GAA's Briege Corkery: ‘We were brushed aside and that was very disappointing’

Irish sportswomen, The Corrs and the Gloria choir take part in Episode 13 of The Women’s Podcast

One of the most successful GAA players in Irish sporting history has said it was “very disappointing” the Cork ladies football team had only minutes on stage at the Late Late Show after their all Ireland win in September.

“They drove all the way up to Dublin on a Friday evening. The girls had to take off work, and they went up for six minutes and back down the road again.

“They should have gotten a little more time. In a way, we were brushed aside, and it was very disappointing to see,” Cork player Briege Corkery told Irish Times journalist Anthea McTeirnan, guest presenter of the latest episode of The Women’s Podcast.

Corkery, who holds 16 All Ireland medals, ten for football and six for camogie, discussed the achievements of women in sport and other issues, including the lack of media coverage, with Irish Grand National-winning jockey Katie Walsh and Tania Rosser, Irish international women’s rugby player. Rosser was part of the team that beat New Zealand in a historic World Cup win last year.


Rosser said: “There was huge media coverage of the women’s rugby team . . . but it hasn’t kept going. There was an opportunity to really push any female athlete in any sport at that time.”

The Irish Times now features two pages dedicated to women’s sport every Thursday, including a weekly column by Sonia O’Sullivan.

Walsh talked about the unique world of horse racing, where male and female jockeys compete against each other. “When you cross the line after riding a winner, you don’t go, ‘Isn’t it brilliant because I’m a girl?’ You go, ‘That was brilliant. I’m delighted with what I did because I did it for myself.’”

Walsh and Corkery are nominated for the The Irish Times/Sport Ireland Sportswoman of the Year Award.

The Women’s Podcast is giving away two tickets to the awards ceremony, which will be held on December 18th at the Shelbourne Hotel in Dublin. To enter the competition, email by December 11th and explain why you would like to attend.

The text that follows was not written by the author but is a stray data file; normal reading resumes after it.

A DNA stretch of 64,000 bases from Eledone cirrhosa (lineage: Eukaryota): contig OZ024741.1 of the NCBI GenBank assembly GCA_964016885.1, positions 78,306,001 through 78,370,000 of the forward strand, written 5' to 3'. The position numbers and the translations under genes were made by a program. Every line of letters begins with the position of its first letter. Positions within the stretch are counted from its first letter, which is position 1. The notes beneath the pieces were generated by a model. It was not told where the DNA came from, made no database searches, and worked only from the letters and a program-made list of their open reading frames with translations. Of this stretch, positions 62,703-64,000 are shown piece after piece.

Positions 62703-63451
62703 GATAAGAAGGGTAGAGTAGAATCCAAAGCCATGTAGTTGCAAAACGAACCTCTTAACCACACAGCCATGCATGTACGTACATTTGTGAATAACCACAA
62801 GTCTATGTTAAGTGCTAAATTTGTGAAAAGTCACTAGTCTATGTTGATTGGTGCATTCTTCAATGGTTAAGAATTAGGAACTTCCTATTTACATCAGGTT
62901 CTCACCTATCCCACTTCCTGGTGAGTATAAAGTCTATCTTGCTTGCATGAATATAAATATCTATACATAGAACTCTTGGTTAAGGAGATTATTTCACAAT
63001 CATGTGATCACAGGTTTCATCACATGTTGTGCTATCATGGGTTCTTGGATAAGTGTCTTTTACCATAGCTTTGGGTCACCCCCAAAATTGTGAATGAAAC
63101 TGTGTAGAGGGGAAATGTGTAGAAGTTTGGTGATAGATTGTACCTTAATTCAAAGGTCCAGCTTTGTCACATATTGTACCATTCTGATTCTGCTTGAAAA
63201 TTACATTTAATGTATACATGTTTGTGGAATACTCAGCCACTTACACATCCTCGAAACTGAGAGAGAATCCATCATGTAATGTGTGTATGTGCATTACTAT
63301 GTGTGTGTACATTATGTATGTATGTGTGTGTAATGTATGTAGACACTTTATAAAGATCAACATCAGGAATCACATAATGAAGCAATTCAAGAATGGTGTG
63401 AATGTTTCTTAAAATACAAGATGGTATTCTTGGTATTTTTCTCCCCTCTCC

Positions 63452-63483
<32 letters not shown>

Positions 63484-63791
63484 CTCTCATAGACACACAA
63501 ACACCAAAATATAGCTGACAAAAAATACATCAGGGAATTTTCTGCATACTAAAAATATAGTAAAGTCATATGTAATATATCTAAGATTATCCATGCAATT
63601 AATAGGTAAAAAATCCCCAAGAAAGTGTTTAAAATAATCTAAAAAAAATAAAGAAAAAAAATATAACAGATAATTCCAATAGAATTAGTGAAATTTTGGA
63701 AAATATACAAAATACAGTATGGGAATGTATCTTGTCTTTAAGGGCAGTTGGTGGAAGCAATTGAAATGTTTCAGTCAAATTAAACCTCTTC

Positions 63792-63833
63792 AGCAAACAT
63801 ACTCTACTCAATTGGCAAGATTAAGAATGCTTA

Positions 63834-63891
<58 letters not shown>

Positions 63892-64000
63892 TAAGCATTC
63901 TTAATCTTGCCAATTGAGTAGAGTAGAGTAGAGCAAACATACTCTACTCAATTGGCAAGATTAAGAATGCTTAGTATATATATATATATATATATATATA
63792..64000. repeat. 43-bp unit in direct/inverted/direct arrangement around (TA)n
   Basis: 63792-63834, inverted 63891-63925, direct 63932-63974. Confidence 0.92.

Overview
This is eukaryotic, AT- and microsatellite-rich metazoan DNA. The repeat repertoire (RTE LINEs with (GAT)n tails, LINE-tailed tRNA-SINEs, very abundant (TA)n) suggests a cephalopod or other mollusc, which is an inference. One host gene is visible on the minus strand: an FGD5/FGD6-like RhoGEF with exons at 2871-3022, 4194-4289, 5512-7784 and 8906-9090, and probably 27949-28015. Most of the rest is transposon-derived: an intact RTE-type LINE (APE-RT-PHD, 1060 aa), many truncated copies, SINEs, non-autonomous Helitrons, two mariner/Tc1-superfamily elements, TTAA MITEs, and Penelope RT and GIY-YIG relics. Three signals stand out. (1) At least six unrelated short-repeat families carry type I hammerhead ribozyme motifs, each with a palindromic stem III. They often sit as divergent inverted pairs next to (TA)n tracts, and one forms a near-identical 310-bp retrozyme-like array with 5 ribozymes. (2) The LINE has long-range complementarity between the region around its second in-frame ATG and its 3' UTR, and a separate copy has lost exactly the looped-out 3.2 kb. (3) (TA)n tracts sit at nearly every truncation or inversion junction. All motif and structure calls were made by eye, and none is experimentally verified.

Also on the podcast, Daily Features Editor Roísín Ingle talked to Sharon, Caroline and Andrea Corr about their first album in a decade, White Light, and what they have been up to in their 10-year hiatus from music.

“We never stopped and said, ‘We’re never going to do this again.’ We did five records, two unplugged. We did a lot of work, and it was time for us to take a break,” Caroline said.

Andrea called the height of their fame “incessant” and “completely consuming”.

“There was one aspect of our lives we had focused on and other aspects we hadn’t at all – our personal lives,” she said.

The sisters talked about rediscovering the “magic between them” in the recording studio, performing for the first time without their late father in the audience and the importance of setting an example for their children.

“I found it very hard to watch anything about the Corrs online – I felt a sadness because we weren’t doing it anymore. I couldn’t watch it, so I wasn’t exposing my children to what we’d achieved,” said Sharon.

The Corrs will perform at the 3Arena in Dublin on January 28th as part of their Irish and UK tour.

This week's podcast also features Glória, Dublin's Lesbian and Gay Choir, singing their version of Winter Song. They will sing that and other favourites at their annual Christmas concert on December 18th at St Patrick's Cathedral in Dublin. Tickets are available on and

With the decorations going up and the trees being decorated, The Women’s Podcast wants to know what you want this Christmas. Our question of the week is: What is your fantasy Christmas present?

Listeners are invited to tweet their answers to the question of the week @ITWomensPodcast, post to our Facebook page or email

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